England face four "backs-to-the-wall" sessions in Auckland if they are to save the final Test and the series against New Zealand.
I think New Zealand's lead of 274 runs at the close of the play is enough to win the match.
If they score another 100 runs then I doubt England will cancel out that deficit in their second innings - that's how far away they are from winning the game.
But Alastair Cook's team have given themselves a lifeline with those three wickets in the closing stages of the third day and they are going to come back hard in the morning session of the fourth day.
It means they are not entirely out of the game - but it all depends on the opening 45 minutes.
If England can whip out three wickets in that opening salvo then we will have a very interesting game on our hands again.
Of course, it depends how fast New Zealand score. But it is in England's interests to prolong New Zealand's innings as long as they can, because it gives them less time to bat out. They have got to make New Zealand work hard for every run and take wickets if they can.
If England do bowl them out with a lead of 350 to 360, which is not quite 100 more runs, it gives them a little bit to play with.
Otherwise, if New Zealand score 100 to 120 more runs and continue building, then the hosts are likely to win the game unless England somehow cling on to earn a draw.
New Zealand could still regret their decision not to enforce the follow-on, although I think it will be unlikely because Peter Fulton and Dean Brownlie took the heat out of England's early response.
New Zealand captain Brendon McCullum would have decided not to enforce the follow-on because making England bat again decreased the tourists' prospects of winning.
Had he enforced the follow-on and England batted for a long time before declaring on the last day, it would have left New Zealand with a couple of nasty sessions to survive.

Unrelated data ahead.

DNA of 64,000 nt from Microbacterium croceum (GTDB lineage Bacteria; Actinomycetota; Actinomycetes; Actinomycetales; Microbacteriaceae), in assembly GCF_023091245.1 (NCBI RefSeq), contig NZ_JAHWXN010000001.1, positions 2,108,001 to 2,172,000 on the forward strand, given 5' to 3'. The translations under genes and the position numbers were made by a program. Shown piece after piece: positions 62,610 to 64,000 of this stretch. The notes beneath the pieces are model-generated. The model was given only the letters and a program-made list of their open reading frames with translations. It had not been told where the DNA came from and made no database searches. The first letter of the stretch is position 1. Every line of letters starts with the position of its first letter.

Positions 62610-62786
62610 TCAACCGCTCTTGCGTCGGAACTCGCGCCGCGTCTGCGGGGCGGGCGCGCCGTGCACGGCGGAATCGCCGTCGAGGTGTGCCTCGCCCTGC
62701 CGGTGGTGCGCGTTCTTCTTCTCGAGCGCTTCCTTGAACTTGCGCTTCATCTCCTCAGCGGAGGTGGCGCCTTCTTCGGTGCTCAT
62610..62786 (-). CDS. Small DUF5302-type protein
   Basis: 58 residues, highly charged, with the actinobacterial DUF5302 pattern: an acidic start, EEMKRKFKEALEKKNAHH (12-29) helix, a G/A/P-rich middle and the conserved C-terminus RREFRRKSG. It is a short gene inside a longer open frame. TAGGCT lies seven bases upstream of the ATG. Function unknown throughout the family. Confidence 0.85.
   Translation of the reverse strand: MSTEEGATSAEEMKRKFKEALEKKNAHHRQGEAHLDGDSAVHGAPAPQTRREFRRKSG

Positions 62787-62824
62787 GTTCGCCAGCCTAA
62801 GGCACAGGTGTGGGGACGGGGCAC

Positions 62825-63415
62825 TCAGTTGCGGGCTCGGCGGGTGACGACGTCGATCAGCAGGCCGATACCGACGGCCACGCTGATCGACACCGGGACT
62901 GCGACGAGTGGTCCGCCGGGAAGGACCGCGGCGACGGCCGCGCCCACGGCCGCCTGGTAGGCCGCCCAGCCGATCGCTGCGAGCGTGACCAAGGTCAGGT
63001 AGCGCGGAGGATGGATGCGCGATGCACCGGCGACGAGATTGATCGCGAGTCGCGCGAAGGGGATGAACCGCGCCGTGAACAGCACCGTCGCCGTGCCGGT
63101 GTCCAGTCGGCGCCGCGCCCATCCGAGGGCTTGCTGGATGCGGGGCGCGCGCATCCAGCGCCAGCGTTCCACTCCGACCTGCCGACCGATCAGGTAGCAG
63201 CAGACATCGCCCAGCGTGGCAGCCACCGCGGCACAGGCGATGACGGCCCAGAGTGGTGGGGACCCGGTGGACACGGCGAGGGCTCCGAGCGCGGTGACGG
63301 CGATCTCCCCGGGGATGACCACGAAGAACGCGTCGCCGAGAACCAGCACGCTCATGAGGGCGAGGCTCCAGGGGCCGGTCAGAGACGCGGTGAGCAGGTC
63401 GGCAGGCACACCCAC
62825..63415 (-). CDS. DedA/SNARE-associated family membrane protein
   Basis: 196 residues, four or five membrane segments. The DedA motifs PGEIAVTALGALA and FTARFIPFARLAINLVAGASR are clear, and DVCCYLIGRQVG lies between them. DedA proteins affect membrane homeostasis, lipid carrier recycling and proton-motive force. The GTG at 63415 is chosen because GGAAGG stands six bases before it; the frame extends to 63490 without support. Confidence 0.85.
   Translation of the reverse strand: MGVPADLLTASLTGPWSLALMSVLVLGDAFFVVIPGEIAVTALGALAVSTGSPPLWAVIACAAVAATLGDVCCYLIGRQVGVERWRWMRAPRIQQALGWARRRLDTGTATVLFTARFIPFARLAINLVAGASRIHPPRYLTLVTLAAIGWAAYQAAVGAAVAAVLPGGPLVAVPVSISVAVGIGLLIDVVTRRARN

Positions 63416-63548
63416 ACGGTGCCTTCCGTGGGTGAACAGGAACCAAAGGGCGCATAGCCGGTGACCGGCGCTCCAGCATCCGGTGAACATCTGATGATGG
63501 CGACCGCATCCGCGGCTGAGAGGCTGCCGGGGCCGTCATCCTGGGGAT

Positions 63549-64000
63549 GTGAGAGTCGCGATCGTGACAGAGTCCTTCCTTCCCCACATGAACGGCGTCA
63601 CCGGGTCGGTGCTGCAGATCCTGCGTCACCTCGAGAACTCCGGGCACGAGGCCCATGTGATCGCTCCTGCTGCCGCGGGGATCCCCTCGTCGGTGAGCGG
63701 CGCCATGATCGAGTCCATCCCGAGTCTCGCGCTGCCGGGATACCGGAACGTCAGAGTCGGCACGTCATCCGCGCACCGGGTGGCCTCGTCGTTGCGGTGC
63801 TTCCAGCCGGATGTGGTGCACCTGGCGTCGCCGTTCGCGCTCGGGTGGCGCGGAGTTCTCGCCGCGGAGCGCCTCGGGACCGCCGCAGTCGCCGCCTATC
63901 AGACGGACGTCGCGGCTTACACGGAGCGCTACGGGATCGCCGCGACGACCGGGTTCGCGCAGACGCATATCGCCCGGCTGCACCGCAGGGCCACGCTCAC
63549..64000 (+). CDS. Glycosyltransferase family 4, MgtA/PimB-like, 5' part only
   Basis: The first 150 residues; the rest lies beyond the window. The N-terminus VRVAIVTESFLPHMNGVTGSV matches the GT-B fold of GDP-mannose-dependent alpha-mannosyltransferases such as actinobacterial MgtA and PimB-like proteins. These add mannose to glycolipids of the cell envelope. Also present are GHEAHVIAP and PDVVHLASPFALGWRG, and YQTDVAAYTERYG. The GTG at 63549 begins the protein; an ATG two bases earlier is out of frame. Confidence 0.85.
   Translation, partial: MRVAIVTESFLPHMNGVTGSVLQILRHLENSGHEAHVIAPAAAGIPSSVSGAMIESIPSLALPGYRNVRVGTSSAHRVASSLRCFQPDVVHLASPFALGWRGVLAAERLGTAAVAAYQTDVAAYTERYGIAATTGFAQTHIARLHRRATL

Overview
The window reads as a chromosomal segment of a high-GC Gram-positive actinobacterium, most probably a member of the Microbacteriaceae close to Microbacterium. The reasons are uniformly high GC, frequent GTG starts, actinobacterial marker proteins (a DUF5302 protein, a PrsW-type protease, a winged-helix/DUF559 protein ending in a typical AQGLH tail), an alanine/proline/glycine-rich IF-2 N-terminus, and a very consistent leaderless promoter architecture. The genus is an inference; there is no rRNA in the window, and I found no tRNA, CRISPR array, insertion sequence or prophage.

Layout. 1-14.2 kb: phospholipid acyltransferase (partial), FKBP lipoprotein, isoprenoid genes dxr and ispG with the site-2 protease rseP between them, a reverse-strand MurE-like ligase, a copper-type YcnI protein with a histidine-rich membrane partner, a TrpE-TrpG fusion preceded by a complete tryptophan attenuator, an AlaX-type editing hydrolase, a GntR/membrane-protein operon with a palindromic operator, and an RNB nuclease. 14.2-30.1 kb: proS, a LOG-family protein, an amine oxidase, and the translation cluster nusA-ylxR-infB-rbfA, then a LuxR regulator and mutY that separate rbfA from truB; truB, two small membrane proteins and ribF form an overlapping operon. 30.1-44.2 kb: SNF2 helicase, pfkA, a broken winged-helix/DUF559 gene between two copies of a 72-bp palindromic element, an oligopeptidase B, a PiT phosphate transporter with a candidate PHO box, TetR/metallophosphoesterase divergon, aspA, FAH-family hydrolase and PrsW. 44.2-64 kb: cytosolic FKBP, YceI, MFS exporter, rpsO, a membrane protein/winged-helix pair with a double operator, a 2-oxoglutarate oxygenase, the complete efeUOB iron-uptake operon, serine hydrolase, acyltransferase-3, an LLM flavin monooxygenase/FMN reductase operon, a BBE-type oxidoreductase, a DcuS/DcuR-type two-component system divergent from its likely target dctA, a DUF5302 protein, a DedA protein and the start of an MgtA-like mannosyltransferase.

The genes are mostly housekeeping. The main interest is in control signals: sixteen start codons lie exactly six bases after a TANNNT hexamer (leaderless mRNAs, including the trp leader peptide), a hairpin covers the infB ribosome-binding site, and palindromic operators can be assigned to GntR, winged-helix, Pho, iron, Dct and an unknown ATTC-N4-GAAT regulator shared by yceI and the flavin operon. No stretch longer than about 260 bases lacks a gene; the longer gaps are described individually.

But McCullum knew his team had time to bat and put England totally out of the game. He didn't plan on losing three quick wickets but they created that pressure for themselves and that was reasonable.
England vice-captain Matt Prior delivered a very animated team-talk in their huddle before they went out for New Zealand's second innings and the team responded.
But we still harp back to that disappointing first day when they were not up for it. They have been chasing this game ever since.
New Zealand's bowlers found the movement, swing and threat that England have not found, which is something that we are all scratching our heads about.
England's seam bowlers simply have not been their usual threatening selves on this tour. They have had their moments but it has not all clicked together. To see Trent Boult and Tim Southee come and swing the ball around is a bit disconcerting from an England point of view.
It was a disappointing batting performance from England because the ball was not moving dangerously. It was just doing enough to sow a seed of doubt in the batsmen's minds.
Boult, who earned career-best bowling figures of 6-68, is quicker than he looks. He bowls a nice full length, swings the ball and will cause problems in England when New Zealand tour in May.